Alexander, John E. | Allison, Francis | Barger, Jacob | Baskerville, G. S. | Baskerville, Nancy | Bigbee, Augustus | Boston, Martha | Brown, Michael | Brown, S. | Butler, P. A. | Butler, W. M. F. | Calfee, Evelina | Calfee, Mary | Calfee, William | Clark, Elizabeth | Clark, John | Cloyd, David M. | Cloyd, Gordon | Cobb, Claiborne | Clark, Joseph | Craig, Robert M. | Crawford, John | Dollins, William | Eaton, Crozier | Eaton, Keziah | Ewing, Lydia | Farmer, James C. | Floyd, Moses B. | Frigate, J. H. | Glendy, John | Godby, Francis | Goss, William A. | Hall, James | Henaker, Henry | Hoge, James | Hoge, William | Hudson, Isaac | Huff, Samuel | Hyser, Benjamin F. | Hyser, Henry | Ingram, Samuel | Kelley, John | Kent, Elizabeth | Lasley orphans | Martin, D. T. Dr. | McGarock, David | Miller, James | Miller, Margaret | Morehead, James | Morehead, orphans | Murrill, William | Nunn, John | Owens, A. | Pack, Sarah | Painter, George | Parks, James W. | Pierce, James | Poage, Margaret | Poage, Thomas | Redaford, James | River, N. | Rook, John | Sadler, John | Sadler, Joseph | Sadler, William | Saunders, Hiram | Sayers, Hamilton | Sayers, John | Shearman, Jacob | Smith, Hiram | Snow, Samuel | | Stewart, Thomas W. | Stone, William | Sutton, John | Swope, John | Taylor, James L. | Taylor, John | Taylor, John M. | Taylor, Jonas | Temple, Stephen | Thornton, Peter | Thornton, Thomas | Trinkle, Henry | Trinkle, William | Twingler, John | Vermillion, A. H. | Vermillion, John N. | Vermillion, Rozen | Walker, Samuel | Walters, T. | Ward, Rupe | Way, John | Whitaker, James | W<brhite, w.=”” g.=”” |=”” wiggins,=”” john=”” wygal,=”” sebastian=”” william=”” wyser,=”” benjamin=”” george=”” james=”” <h2=””>Where to Find Free Genealogy Information Most genealogy websites contain some free information, irrespective of whether a fee is charged. Such is the case with the Virginia Genealogy Website known as Virginia Pioneers which contains (free) lists of those who left wills or estates. The names are listed alphabetically! Simply use the Index Clicking on this link can not only provide information concerning where your ancestors may have died and left estates but saves lots of time. You can obtain the record from the local courthouse or the Virginia State Archives, or join the websites where additional records such as genealogies, marriages, bible records, pensions, and origins are found.</brhite,>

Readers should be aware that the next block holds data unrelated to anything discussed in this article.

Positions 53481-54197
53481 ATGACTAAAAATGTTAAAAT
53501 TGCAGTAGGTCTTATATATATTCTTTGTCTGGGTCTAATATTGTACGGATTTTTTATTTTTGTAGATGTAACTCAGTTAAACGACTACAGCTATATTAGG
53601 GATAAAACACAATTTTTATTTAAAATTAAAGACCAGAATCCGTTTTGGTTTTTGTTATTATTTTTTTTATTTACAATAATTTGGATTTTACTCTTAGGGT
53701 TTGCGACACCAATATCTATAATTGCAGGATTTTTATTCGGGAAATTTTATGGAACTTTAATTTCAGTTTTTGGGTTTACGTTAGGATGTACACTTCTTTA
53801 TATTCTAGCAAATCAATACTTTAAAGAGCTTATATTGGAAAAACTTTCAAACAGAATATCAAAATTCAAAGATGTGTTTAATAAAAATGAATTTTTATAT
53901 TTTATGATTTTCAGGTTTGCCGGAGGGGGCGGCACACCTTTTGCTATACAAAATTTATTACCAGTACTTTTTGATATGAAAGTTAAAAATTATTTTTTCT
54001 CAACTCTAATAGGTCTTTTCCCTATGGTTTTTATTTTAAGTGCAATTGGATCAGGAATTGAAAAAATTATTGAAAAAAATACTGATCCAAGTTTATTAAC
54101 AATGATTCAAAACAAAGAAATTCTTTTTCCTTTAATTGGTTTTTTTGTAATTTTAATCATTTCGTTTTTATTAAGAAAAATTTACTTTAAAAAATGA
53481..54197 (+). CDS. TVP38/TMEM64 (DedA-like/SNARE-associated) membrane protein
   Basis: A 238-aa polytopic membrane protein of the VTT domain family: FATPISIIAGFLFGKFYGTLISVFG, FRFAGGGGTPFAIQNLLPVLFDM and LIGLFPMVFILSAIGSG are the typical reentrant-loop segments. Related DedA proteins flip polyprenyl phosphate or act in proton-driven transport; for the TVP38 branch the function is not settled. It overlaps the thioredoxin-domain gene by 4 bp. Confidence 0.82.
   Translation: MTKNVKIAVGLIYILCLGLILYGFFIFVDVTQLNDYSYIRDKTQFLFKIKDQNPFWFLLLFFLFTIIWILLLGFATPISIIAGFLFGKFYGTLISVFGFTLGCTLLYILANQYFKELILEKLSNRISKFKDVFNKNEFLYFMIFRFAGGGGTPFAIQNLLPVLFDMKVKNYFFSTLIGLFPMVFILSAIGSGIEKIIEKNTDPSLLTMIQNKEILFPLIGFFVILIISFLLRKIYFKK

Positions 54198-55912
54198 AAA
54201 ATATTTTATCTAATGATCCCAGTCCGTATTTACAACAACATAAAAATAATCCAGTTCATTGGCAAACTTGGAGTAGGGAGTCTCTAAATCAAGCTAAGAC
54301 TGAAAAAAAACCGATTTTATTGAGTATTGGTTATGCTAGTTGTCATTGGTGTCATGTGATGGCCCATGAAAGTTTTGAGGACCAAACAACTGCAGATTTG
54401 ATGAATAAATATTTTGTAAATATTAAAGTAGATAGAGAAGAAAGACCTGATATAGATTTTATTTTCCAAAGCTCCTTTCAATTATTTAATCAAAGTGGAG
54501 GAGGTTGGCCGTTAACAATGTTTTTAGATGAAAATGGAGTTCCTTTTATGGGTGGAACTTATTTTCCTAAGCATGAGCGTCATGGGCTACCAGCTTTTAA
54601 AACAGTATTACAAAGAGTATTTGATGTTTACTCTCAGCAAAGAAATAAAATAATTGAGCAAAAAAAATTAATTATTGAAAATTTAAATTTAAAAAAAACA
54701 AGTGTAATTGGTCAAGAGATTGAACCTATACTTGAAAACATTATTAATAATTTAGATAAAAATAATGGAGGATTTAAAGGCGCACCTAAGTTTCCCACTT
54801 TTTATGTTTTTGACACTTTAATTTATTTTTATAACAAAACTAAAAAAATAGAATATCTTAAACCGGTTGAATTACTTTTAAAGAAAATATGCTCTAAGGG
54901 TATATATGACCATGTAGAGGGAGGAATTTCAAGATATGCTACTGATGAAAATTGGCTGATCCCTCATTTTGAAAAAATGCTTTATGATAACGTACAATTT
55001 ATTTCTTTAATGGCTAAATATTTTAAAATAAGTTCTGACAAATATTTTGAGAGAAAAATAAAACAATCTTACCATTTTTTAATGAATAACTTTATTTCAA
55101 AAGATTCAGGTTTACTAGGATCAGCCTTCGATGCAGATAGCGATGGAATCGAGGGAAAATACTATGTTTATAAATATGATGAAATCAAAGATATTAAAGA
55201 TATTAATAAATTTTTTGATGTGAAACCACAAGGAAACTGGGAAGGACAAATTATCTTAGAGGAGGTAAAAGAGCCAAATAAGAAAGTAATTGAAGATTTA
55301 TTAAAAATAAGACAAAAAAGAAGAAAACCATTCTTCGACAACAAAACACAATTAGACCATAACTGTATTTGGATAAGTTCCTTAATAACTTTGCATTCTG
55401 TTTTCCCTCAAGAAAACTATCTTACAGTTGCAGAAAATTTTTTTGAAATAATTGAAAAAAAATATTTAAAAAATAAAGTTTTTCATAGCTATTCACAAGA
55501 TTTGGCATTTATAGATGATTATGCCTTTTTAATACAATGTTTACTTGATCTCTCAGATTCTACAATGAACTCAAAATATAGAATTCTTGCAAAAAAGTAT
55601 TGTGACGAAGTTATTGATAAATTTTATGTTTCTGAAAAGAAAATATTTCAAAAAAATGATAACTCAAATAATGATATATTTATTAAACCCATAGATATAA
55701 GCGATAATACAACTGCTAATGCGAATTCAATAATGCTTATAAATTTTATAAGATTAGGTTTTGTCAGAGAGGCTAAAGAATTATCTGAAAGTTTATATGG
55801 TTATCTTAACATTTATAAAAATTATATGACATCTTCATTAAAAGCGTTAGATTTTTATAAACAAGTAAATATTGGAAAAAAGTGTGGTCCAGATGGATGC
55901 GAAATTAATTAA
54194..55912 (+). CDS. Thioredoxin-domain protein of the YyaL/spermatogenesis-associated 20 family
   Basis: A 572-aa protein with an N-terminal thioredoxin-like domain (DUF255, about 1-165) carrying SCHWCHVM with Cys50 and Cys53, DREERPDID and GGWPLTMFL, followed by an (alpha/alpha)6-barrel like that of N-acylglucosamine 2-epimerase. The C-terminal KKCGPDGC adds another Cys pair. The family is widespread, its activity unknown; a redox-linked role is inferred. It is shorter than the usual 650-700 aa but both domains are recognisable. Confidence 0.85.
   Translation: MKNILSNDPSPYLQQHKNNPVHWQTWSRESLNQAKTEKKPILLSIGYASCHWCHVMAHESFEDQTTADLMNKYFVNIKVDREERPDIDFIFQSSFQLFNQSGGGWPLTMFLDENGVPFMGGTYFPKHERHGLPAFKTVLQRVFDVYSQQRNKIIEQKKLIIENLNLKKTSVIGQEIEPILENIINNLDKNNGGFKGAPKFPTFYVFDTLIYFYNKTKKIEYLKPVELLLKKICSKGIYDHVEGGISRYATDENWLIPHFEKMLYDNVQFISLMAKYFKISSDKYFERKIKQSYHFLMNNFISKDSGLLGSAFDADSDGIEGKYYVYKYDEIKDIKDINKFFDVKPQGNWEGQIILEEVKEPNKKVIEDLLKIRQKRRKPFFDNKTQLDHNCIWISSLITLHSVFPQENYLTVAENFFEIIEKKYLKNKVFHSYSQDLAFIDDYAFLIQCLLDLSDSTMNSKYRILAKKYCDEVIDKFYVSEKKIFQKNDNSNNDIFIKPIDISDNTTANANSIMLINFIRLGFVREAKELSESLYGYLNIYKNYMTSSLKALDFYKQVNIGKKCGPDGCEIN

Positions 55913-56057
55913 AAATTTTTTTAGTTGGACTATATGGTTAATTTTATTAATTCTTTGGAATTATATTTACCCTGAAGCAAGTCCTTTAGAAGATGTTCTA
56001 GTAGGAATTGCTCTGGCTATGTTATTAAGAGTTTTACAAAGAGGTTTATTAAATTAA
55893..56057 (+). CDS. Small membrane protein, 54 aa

Front Porch Genealogy Solutions

Sometimes it seems like there is little hope of finding records of the ancestors. The process is like unto an intricate puzzle of small pieces which do not seem to fit anywhere. Everyone has scaps of genealogical data on their surnames. But how do we find something more specific, something which will connect to our information? The answers lie in discovering the people in the neighborhood where your ancestor resided during a certain time period. They all connect, you know, whether as friends or relatives. The American past can be subdivided into eras and locations which is occupied by a specific group of people. The task is to assemble each family in family group sheets, regardless of whether they are in your direct line. If they have the same surname, a good practice is to consider them relatives and the only way to establish this is with family group sheets. Then, the marriages on these sheets help to establish relationships.

It is a cousin thing. The sheets provide a place to enter the little scraps of paper. Eventually, we understand more about relationships, which helps to eliminate certain people. Image sitting upon a front porch in a rural area. It is spring and the land is being plowed for planting. A neighbor has come to assist. On Sunday, this same neighbor is at church with his wife and children. Who do you suppose your children will marry? The answer is someone in this setting. That is why the names of witnesses to documents, such as deeds, marriages, and old wills are so important. As the community grows and documents are recorded at the local courthouse.